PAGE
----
Re: Decision time
Dear Mr. Oliver,
I find myself a little surprised to be addressing you in what I hope is a cordial manner. Only a few months ago, I would have had difficulty doing so given my deep frustration with your decision to publicly defame Canadians (and others) concerned about the environmental consequences of Alberta’s bitumen sands. But instead of feeling angry, I feel circumspect and somewhat curious about how you regard the security and integrity of your stance and your office.
Support among online communities for a greater measure of transparency regarding undertakings like the Enbridge pipeline, FIPA and Nexen seems to be growing daily. For someone in my generational demographic, it seems almost a given that popular resistance to the way in which your government has chosen to handle these situations (which some have chosen to characterize as -for instance- sweeping, secretive, summary, high handed, opportunistic, Machiavellian, corporatist, criminally negligent, or, in a more sympathetic frame of mind, short sighted) will eventually win out, though what ‘win out’ means is crucially rather ambiguous. Will your potentially disastrous policies win out in the short term, leaving your detractors (including the many victims of your successes, past, present and future) to fight the battle for posterity, or will the potential harm caused by those policies be reduced, diminished or curtailed, the potential benefits distract from or ‘outweigh’ that harm?
I am writing to ask you to consider the value of bipartisanship at this crucial time. When I look southward to today’s United States election, I think about the perspective offered by Hurricane Sandy, the way that a natural disaster reduced for a moment the cacophonous final phase of campaigning with its negative advertising and rampant poll watching and hog calling. What I would like for you to consider is the balance between your detractors’ claims and your own sense of self-justification and commitment. Is it so critical to maintain your partisan position, and if so, is it out of conviction that in the future the facts of the events themselves (punditry aside) will prove you right? Or does the balance of potential consequence – the legal, environmental and economical hazards at stake – threaten to outweigh your convictions?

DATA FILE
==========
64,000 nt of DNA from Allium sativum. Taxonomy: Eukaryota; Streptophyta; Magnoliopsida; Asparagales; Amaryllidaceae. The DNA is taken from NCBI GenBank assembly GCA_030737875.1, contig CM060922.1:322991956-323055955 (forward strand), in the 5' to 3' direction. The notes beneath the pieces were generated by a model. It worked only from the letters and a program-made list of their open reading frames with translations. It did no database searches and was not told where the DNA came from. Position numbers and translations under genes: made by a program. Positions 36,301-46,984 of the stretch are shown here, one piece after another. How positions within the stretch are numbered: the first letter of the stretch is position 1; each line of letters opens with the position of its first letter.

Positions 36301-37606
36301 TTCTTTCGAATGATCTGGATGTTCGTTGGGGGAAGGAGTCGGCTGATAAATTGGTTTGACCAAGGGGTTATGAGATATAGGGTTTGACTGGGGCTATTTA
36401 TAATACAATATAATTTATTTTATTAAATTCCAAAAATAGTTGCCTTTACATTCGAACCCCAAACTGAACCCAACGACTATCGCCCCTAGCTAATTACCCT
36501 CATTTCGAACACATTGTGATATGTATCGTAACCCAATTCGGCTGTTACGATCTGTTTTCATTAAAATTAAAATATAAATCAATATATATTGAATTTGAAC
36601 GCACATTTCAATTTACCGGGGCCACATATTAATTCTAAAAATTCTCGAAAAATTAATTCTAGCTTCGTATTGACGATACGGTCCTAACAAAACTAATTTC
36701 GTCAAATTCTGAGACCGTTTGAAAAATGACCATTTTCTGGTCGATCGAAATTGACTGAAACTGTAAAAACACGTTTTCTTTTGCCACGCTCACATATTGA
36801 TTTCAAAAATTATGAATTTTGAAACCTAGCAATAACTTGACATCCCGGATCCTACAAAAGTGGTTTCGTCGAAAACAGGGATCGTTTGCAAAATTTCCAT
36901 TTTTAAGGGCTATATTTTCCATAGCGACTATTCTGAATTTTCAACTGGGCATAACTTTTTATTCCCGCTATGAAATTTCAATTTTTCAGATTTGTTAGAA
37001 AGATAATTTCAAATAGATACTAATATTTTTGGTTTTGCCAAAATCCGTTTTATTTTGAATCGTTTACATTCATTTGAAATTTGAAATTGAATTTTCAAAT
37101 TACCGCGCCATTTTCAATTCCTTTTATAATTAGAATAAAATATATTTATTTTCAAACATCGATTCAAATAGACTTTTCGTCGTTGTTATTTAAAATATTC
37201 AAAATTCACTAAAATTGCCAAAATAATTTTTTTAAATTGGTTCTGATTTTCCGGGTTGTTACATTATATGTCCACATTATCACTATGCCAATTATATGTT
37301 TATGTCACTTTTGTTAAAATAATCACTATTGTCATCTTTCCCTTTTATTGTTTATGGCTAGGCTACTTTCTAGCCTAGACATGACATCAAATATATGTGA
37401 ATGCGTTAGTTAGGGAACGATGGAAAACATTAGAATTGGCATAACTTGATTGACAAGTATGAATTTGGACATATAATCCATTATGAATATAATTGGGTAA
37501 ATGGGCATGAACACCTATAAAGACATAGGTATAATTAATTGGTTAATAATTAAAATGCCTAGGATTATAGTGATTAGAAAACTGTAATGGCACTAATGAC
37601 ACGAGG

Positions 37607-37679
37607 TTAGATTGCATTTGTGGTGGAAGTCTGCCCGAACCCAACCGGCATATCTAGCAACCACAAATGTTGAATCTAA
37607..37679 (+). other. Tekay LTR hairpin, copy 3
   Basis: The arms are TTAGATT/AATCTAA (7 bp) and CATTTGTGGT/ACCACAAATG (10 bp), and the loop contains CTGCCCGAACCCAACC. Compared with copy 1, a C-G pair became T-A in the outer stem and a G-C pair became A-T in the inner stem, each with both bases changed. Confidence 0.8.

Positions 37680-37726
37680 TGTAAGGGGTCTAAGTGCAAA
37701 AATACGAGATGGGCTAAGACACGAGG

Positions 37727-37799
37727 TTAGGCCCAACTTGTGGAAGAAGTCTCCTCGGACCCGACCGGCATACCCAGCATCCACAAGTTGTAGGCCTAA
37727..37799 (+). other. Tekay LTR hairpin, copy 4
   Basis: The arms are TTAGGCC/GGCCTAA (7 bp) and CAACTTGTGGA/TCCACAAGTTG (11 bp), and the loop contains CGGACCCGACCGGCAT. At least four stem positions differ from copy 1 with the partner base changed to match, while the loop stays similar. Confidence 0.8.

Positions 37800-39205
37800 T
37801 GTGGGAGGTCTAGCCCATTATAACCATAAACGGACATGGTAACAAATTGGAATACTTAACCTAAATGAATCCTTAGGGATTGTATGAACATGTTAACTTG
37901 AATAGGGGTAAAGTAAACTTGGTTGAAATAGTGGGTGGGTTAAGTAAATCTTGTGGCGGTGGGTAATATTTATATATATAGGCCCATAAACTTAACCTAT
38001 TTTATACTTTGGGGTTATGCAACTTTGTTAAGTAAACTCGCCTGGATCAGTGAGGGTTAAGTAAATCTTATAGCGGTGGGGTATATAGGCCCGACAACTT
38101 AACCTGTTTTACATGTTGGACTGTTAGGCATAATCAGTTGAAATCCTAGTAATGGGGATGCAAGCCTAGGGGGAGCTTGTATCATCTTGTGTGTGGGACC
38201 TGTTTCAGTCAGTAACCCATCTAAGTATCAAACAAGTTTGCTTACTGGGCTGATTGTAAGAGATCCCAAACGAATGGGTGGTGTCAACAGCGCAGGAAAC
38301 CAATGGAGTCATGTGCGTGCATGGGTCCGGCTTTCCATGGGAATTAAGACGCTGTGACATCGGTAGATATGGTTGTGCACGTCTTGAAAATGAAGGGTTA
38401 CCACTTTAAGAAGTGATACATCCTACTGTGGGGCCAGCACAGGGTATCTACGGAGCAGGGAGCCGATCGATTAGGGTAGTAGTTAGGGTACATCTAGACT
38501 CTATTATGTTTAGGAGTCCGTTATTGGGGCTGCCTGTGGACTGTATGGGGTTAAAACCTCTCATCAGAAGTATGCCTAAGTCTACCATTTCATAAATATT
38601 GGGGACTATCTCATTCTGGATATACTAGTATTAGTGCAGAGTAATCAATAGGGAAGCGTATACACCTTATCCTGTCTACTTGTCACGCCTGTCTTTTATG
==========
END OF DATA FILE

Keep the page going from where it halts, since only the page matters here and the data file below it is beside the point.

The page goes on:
How anxious do you feel about these decisions? Personally, I cannot imagine having to bear that kind of responsibility, and can understand why you might be tempted to label and condemn your detractors. But what concerns this letter is that while plenty have chosen to return your slurs in kind, others have made quieter, stronger arguments. I was really surprised the other night at a family dinner to hear my in-laws (generally ardent “small-c” conservatives) cite Elizabeth May’s position with obvious respect, even reverence. I often debate the value of politics-as-usual with my son, a senior student in high school, whose strengths are writing and social studies and whose outlook is grim; in these debates, a Elizabeth May comes up often in the name of salvaging some respect for parliamentary process. I offer you these little family anecdotes as to underscore the possibility that those who disagree with you might do so not out of partisanship but out concern that the administration you represent, and the policies – and policy making processes- you endorse are rapidly moving towards an historical tipping point.
What is that tipping point? The point past which “ordinary Canadians” (to use a phrase your government seems to enjoy) will no longer be able to separate the three components of that triad I mentioned earlier: legal, environmental and economical. When the price for cleaning up the Athabasca River, or the consequences of the generational legacy of aboriginal communities poisoned and neglected, comes to be paid, where will you be? When pipelines built by Enbridge or Kinder Morgan spring leaks whose cleanup costs and consequences challenge the financial benefit of temporary jobs, will your office issue a statement that rationalizes the loss to provinces in believable terms? When China’s economy threatens to become less stable, the motives of its leadership more questionable, and its trade policies more restrictive, will you feel the compunction to concede error or relinquish your position in cabinet? What I am implying, Mr. Oliver, through this string of rhetorical questions is this: that moment has already arrived; the probable costs can be conscionable acknowledged, even if (as I am sure we both fear) with each passing month they become more daunting to calculate.
Should you carry on denying and accusing, or will your detractors and opponents move on to other causes and subjects, will history pass over rather than indict your policies? That too is only a rhetorical question. There is another option; it is not rhetorical. It is pragmatic, practicable and immediate. Acknowledge the reality of your (our) situation. Work with your opposition.
Arctic Fox (photo credit World Wildlife Fund)